when it comes to "mission statements", "alignment" and similar things. Briefly, Collins says if you are for real and walking the walk, you will be aligned. If you are bogus, you won't be aligned and you can't paint alignment on.
First, very rarely does a manager regret a hire even though it's very common for a hire not to work out. Hiring and interviewing are in terrible shape right now, and more often then not lead to terrible hiring/job acceptance choices.
Second, you regret hiring PEOPLE, not developers because regrettable hires aren't specific to developers. When they are, it's because an engineer was given too much access to something they should not have been and a theft/breach occurs.
Examples of these concepts in play: The NSA probably regrets hiring Edward Snowden. I don't regret hiring the last JS dev I hired even though it didn't work out and he moved to a different company.
Lack of technical expertise is a problem sometimes, but it can be nurtured. Lack of personal skills is a huge problem in an office environment, and is much, much harder to nurture. But neither of these are regrettable in-and-of themselves.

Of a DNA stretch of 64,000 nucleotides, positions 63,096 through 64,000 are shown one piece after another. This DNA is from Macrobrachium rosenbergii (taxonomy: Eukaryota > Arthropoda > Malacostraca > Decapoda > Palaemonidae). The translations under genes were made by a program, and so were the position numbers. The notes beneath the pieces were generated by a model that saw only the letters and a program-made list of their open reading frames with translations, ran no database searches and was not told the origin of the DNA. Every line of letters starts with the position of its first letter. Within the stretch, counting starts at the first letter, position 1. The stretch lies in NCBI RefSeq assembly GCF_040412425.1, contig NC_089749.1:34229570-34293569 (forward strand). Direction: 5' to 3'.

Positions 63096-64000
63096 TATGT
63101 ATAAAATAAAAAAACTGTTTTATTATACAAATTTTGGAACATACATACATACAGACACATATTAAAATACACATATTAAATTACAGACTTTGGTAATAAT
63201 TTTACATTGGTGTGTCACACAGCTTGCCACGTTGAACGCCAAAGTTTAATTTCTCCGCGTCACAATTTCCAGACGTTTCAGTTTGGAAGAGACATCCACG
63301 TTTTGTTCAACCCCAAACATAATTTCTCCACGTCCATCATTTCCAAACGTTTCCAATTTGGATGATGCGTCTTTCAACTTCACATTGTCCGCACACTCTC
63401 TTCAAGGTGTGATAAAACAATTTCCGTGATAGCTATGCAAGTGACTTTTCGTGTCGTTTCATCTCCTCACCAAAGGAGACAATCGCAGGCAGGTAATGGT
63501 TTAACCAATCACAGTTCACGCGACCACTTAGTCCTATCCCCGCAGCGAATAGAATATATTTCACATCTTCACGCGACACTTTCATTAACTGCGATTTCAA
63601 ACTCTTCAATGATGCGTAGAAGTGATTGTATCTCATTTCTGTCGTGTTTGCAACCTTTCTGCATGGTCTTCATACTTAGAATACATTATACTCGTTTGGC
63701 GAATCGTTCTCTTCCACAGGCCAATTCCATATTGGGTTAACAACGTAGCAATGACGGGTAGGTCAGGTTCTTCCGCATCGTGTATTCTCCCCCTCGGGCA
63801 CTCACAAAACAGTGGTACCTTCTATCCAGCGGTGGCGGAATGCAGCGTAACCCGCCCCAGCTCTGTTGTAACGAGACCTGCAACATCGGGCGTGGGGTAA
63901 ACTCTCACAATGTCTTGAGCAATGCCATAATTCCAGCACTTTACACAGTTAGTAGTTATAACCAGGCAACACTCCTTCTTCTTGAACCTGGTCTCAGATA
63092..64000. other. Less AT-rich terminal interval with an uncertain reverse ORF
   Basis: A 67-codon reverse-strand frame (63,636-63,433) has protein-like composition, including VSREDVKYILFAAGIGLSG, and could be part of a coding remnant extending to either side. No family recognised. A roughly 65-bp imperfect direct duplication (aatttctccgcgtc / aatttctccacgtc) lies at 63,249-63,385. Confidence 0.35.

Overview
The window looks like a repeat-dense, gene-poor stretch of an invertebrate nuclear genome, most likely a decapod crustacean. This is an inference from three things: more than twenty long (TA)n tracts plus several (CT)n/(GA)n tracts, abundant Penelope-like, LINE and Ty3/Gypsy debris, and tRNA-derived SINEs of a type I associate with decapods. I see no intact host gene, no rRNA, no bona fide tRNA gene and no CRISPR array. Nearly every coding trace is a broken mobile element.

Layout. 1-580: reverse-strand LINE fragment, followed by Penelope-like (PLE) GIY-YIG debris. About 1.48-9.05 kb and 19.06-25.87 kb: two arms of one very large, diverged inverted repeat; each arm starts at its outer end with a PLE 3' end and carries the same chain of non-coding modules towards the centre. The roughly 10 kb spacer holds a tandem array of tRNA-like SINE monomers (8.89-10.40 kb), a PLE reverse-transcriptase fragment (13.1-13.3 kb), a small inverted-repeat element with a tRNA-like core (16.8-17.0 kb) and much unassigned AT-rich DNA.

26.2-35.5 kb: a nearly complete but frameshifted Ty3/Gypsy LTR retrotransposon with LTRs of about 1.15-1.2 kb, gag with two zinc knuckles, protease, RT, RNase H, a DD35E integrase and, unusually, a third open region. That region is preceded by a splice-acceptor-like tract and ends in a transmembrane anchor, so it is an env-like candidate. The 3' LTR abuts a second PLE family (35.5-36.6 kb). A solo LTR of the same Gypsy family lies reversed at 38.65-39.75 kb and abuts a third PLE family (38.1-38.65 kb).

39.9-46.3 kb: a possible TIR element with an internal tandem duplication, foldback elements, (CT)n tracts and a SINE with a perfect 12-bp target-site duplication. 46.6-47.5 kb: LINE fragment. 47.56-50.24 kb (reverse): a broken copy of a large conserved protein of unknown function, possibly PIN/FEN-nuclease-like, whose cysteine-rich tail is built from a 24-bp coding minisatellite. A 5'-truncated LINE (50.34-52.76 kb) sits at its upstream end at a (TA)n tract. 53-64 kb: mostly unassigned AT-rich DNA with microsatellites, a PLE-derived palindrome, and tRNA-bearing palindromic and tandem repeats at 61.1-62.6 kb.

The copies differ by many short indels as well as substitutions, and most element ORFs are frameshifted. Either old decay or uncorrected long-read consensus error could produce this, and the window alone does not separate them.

The thing to remember is that you have to weigh the urgency of hiring against the long term impacts of hiring the wrong person. In other words, be careful and set up controls, but don't allow decision paralysis.
Good luck with your project, keep your head up, and expect failure. Great employees are rare, so just keep at it.
post mobile edit:
Good To Great: https://www.amazon.com/Good-Great-Some-Companies-Others/dp/0...
How to Win Friends and Influence People: https://www.amazon.com/How-win-friends-influence-people-eboo...
Emotional Intelligence: https://www.amazon.com/dp/B000JMKVCG/
Get dozens of book recommendations delivered straight to your inbox every Thursday.